We are also reminded that in the compassion of Christ as he approached Jerusalem and saw the city, he wept over it. [viii] The gospel writers were aware of the fulfilment of prophecy affirming that He took up our infirmities and bore our diseases[ix]. As He suffered the punishment for our sin, he also suffered with the sufferings of mankind. As much as His sacrifice was a payment for sin, it was also an identification with the consequence of sin.
Christ, whose righteous indignation drove the money changers from the temple, telling them they were making the house of prayer into a den of robbers, went willingly to the cross. The Christ who spoke woe unto the lawyers and the Pharisees, describing them as hypocrites and likening them to whitewashed tombs did not consider equality with God something to be used to his own advantage; rather, he made himself nothing[x] or, as the New American Standard, translates: emptied himself.
The Christ who went to the cross left everything behind. His few earthly possessions were taken from him, His friends abandoned him, and the adulation of the previous week’s crowd was only a memory. His parables, His teaching, His words of wisdom, even His prayers were left behind. As He cried out “My God, My God, why have you forsaken me?” he also lost sight of all things being under His power, which he had declared so recently when He washed His disciples’ feet. These all had to be stripped away to fully assume all the sin of the world.
Christ made it clear that He came to do His Father’s will. He said to the Jewish leaders: the Son can do nothing by himself; he can do only what he sees his Father doing.[xi] In the garden, again, so recently, He declared to His Father, “not my will, but yours be done!”. The writer to the Hebrews, reflecting on a Psalm of David, ascribes his words to Christ: Here I am … I have come to do your will, my God.[xii] In doing the will of His father, and emptying himself to go to the cross, he could leave anger behind trusting in the knowledge, as Paul writes, that while, in the gospel the righteousness of God is revealed … The wrath of God (The Father) is (also) being revealed from heaven against all the godlessness and wickedness of mankind[xiii]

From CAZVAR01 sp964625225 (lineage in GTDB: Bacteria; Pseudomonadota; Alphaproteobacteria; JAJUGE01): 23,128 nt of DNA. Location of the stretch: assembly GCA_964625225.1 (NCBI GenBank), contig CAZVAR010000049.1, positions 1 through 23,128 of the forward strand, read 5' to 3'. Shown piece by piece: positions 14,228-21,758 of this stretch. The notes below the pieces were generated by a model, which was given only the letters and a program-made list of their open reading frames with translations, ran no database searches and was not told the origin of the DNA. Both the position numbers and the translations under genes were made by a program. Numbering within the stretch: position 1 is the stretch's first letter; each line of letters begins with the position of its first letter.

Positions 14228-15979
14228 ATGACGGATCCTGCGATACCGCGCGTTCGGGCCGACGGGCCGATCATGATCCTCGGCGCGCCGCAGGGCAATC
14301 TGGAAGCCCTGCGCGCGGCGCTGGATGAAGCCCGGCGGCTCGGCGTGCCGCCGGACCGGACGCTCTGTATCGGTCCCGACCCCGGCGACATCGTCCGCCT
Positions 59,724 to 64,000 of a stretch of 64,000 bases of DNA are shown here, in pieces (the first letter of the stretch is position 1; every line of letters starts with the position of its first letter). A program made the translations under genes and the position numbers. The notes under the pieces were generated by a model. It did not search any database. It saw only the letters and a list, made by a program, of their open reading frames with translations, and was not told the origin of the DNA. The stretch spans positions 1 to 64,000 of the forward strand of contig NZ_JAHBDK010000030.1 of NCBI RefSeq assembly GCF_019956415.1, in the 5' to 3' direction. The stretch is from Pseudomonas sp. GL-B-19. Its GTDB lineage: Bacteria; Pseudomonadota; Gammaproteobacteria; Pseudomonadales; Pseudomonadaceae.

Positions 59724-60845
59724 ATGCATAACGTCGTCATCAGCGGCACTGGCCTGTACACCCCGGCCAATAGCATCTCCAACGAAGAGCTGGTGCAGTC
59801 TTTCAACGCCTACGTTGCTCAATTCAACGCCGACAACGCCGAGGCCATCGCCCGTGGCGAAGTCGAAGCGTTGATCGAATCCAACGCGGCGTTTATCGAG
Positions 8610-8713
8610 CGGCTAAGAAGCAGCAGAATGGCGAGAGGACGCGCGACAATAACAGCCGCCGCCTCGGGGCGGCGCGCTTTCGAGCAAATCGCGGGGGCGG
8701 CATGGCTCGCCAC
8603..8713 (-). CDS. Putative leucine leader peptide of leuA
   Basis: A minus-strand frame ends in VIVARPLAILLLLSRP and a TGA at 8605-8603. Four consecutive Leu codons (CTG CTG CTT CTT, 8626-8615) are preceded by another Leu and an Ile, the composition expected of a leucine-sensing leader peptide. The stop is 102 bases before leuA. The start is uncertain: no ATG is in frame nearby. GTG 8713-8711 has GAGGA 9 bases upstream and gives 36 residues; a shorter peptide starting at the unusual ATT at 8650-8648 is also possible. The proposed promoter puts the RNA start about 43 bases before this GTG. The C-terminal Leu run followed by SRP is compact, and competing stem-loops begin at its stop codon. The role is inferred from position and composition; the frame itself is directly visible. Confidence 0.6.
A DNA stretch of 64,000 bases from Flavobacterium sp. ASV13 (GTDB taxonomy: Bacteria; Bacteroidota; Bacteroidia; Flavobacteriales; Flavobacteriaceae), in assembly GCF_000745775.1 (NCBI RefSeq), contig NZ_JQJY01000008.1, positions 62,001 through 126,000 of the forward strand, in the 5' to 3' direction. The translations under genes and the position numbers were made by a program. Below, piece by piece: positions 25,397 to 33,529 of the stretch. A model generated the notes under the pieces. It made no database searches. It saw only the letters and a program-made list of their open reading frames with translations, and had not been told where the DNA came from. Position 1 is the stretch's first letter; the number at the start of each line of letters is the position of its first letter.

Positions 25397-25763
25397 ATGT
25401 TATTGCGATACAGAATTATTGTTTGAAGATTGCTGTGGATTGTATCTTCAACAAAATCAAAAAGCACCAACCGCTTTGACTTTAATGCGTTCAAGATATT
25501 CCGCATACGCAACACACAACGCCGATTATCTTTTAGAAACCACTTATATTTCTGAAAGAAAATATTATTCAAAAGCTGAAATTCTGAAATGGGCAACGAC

Somewhere, maybe not in the man, whose broken body hung upon the cross, but in the powerful, prophetic and creative word that spoke stars and seas into being, remained an echo of the Psalmist’s expression: The One enthroned in heaven laughs; the Lord scoffs at them. He rebukes them in his anger and terrifies them in his wrath, saying, “I have installed my king on Zion, my holy mountain.” [xiv]
In this victory, the outrage and the indignation of Christ find their rightful place.
[i] Marianna Lutyens – http://www.lutyenstrust.org.uk/portfolio-item/charles-lutyenss-crucifixion-recently-installed-at-liverpools-anglican-cathedral/ (accessed March 26, 2018)
[ii] A New Way of Looking – The Rt. Revd. Lord Harries of Pentregarth – The Church Times – August 19, 2011
[iii] Isaiah 53:7
[iv] Philippians 2:8
[v] Hebrews 10:10
[vi] 1 Corinthians 15:56,57
[vii] Isaiah 53:5
[viii] Luke 9:41
[ix] Matthew 8:17 quoting Isaiah 52:4
[x] Philippians 2:6,7
[xi] John 5:19
[xii] Hebrews 10:7
[xiii] Romans 1:17,18
[xiv] Psalm 2:4-6
All quotes are from the New International Version of the Bible